The huge twin towers of the Romanesque Grossmuenster make it one of the most easily recognised landmarks in Zuerich. Legend has it that it was founded by Charlemagne soon after his horse dropped to its knees in this spot way back when. This legend also established the Grossmuenster as the most important church in the city. Until then, the Fraumuenster across the river had serious claims to the title.
Hukdrych Zwingli, the instigator of the 16th century reformation in Germany and Switzerland ran his operation from a pastoral office in the Grossmuenster and gradually it was stripped of many of the elements that made it Catholic e.g. Lent was abolished, the Mass was abolished as was any sort of church music (the organ was removed). The interior was stripped of all adornments including all of the statuary etc and it is still very plain today.
It is believed to still house important tombs dating back to Roman times. The patron saints of the city, Sts. Felix and Regula are said to be interred here.
Adjacent to Grossmünster is the chapterhouse, which contains the Romanesque cloister. Although the building seems to be of a more recent construction, the cloister itself is much older, completed in 1180 AD. The arched courtyard contains some beautiful Romanesque details, as in the attached photo. The chapterhouse is now used by the Department of Theology of the University of Zürich.
187 steps (no lift) to the top - approximately half follow the narrow, spiral staircase until a welcome opening on the first floor (a few relics on display) and from there on in more contemporary wooden stairs.
But once on the top, it is all worth while with more or less 360 degree views of the city of Zurich laid out before you from the four corner vantage points (you cannot take it all in at once).
Open 10am - 5pm (Mon-Sat) - ie one hour after the church opens (closes one hour earlier, Nov-Mar): 12.30pm-4.30pm (Sun). Entrance 2 Swiss Francs.
A Romanesque-style church, the Grossmunster is the largest of the three main churches in the Altstadt. Although construction started in 1100 and inaugurated in 1220, legend has it that the Grossmunster was originally commissioned by Charlemagne, the Holy Roman Emperor, in the 9th century, making it older than the Fraumunster on the opposite bank of the Limmat.
It is of particular historical significance as, with Zwingli the pastor of the church, it is seen as the birthplace of the Swiss-German reformation of the church against the excesses and corruption of the Roman Catholic church.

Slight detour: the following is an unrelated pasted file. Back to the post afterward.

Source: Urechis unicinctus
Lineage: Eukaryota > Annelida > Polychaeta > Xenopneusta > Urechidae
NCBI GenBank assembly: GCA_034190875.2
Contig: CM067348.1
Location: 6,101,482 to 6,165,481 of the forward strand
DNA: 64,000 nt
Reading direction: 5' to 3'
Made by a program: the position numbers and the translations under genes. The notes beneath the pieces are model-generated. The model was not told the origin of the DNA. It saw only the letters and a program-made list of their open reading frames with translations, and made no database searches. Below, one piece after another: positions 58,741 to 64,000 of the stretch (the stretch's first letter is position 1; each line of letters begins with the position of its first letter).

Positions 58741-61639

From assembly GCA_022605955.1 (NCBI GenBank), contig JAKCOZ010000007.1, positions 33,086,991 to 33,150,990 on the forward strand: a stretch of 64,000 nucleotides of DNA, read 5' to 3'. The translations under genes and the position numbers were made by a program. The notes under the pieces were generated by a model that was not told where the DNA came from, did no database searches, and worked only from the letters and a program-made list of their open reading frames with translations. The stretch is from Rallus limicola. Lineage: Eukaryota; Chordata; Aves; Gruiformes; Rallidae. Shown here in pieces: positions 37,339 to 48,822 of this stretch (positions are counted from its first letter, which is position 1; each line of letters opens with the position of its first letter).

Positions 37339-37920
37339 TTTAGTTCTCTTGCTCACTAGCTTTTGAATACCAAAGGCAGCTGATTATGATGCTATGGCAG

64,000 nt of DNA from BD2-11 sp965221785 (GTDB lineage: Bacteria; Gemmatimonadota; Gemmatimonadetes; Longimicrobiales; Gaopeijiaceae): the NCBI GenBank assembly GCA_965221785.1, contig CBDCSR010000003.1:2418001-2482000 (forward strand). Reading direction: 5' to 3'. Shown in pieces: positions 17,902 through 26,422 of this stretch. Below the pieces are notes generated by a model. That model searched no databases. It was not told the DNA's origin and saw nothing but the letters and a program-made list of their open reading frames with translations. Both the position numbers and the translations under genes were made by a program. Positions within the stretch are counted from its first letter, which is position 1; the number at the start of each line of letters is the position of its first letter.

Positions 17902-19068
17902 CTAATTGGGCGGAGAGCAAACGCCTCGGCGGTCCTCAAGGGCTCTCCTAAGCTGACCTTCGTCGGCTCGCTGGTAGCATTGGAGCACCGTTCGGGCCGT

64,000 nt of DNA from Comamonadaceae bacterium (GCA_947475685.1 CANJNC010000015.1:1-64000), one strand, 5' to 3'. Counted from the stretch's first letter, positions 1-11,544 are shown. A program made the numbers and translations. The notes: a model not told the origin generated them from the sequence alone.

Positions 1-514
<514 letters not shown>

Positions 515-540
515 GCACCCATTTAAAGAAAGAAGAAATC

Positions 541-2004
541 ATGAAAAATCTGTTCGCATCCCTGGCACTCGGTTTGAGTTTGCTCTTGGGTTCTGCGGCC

As such, as with the Fraumunster, it is extremely austere inside and no photos are allowed.
The towers were not added until the 15th century, and fire gutted the original wooden tops in the late 18th century, being replaced by a completely different style of architecture to the Romanesque of the main body of the church. But it this that makes them so distinctive, contributing to the most iconic Zurich landmark.
Access to the Karlstower (fee payable) is through the main body of the church (see separate tip).
The Romanesque Grossmuenster Church with its neo-Gothic spires is the main landmark of Zurich's city centre. It played an important role during the reformation in the first half of the 16th century.
The construction of the church started at in the early 12the century and the inauguration took place in 1220. The two towers can be climbed for scenic views of Zurich.
The Grossmuenster Church overlooks the eastern bank of the river Limmat. The nearest tram stop is "Rathaus" (line 4, 15).
Address: Grossmuenster Church, Grossmuensterplatz 4, 8001 Zurich
The Grossmünster (12 Th century) impressed me especially because of the sensations it allowed me when looking at it and visiting it in different times of the day and night.
Its twin huge towers transmit a sensation of power and strength. But at the same time, a peaceful and serene feeling when you look for little longer.
And to top it all up, you get great view if you are brave enough to climb to the top of the tower.
At the left side of the cathedral's entrance on Zwingli Square , you will see the Chapterhouse, now a university Theological Institute. Here you will find the cloister with its Romanesque capitals, built in around 1180, re-built and restored around in the 1850s. The Romanesque arched windows and capitals are carved with an entertaining variety of gargoyles, monkeys, dragons, humans and some other mythical creatures.
Monday to Friday
9 am to 6 pm
Grossmünster (great minster) (near Lake Zürich, in the old city), first building around 820; declared by Charlemagne imperial church
Originally founded by the Holy Roman Emperor Charlemagne, this Romanesque and Gothic cathedral has twin three story towers, which are one of the city's premier landmarks.